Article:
Stripes can either be printed or woven, balanced (Even) or unbalanced (Uneven), horizontal or vertical. There could even be diagonal stripes as well. A balanced stripe has a regular repeat of color bars and spaces. It repeats the pattern, as the most dominant stripe, from left to right and above and below a center bar. A unbalanced stripe has a irregular repeat of color bars and spaces. It varies in spacing or color from left to right and/or above and below a center bar. Horizontal stripes go around the body while vertical stripes moves up and down the body.
It is easier to work with balanced stripes. Unbalanced stripes require greater care while matching the pattern pieces and seams. Variety in striped dresses can be brought about by ‘chevron effect’. A chevron effect can be achieved by cutting the striped fabric on bias. Striped fabrics change the silhouette and create an illusion. Horizontal stripes tend to shorten, where as vertical ones add height.
Extra yardage is often needed for matching stripes. A general rule is to allow ¼ metre to ½ metre extra fabric for matching stripes.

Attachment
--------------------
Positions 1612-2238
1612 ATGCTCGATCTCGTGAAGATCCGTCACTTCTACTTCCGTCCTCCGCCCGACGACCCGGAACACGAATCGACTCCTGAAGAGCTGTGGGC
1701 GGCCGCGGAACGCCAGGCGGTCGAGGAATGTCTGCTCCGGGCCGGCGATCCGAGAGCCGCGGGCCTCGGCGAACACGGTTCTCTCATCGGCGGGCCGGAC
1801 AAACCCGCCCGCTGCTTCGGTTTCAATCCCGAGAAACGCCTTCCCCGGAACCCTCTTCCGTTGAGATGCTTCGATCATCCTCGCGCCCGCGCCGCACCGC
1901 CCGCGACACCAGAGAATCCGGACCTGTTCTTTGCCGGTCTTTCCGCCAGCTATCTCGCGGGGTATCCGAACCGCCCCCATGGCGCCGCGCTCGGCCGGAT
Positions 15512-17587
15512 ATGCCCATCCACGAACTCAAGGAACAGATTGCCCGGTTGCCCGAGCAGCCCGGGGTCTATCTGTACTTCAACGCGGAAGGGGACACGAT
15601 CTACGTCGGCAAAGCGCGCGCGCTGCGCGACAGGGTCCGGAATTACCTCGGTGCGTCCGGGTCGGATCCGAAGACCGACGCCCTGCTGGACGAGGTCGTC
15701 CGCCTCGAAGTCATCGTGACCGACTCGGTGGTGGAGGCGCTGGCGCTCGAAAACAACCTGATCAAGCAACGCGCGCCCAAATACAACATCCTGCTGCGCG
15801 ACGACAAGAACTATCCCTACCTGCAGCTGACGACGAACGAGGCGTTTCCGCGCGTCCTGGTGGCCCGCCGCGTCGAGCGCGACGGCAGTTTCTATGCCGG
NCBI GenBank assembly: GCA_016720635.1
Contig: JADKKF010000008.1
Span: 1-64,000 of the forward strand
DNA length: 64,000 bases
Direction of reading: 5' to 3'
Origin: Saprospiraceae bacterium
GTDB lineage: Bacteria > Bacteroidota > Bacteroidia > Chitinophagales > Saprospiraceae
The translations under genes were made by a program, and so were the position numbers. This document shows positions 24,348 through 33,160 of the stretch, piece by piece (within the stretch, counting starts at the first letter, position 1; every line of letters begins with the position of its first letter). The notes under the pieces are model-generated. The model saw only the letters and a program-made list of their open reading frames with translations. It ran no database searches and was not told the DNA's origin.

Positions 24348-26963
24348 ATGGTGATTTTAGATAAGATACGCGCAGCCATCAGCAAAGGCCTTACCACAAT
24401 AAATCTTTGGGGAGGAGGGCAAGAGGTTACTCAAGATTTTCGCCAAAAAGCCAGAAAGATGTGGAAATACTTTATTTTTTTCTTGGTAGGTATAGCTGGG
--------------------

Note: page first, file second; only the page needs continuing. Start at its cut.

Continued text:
Rules to remember while working with stripes:
Locate the prominent stripe and place it on the centre front or centre back of the bodice, centre of sleeves, centre front or centre back of skirt or collar.
Match the stripes at - centre front, side seams, the front of sleeves to the bodice, shoulder seam. Match seams from hem to the waist and bottom of the bodice to the top.
Match collars at the shirt back or at the back of a jacket.
Match the skirt of the bodice to that of the skirt.
Lay the stripes at equal angles to a bias line so that these stripes form a regular ‘V’ or chevron.
Balanced striped fabrics can be folded lengthwise taking care to match the stripes.
Unbalanced stripes have to be laid out like that of “with nap layout’.
A simple pattern works out better for striped fabrics rather than a complicated one.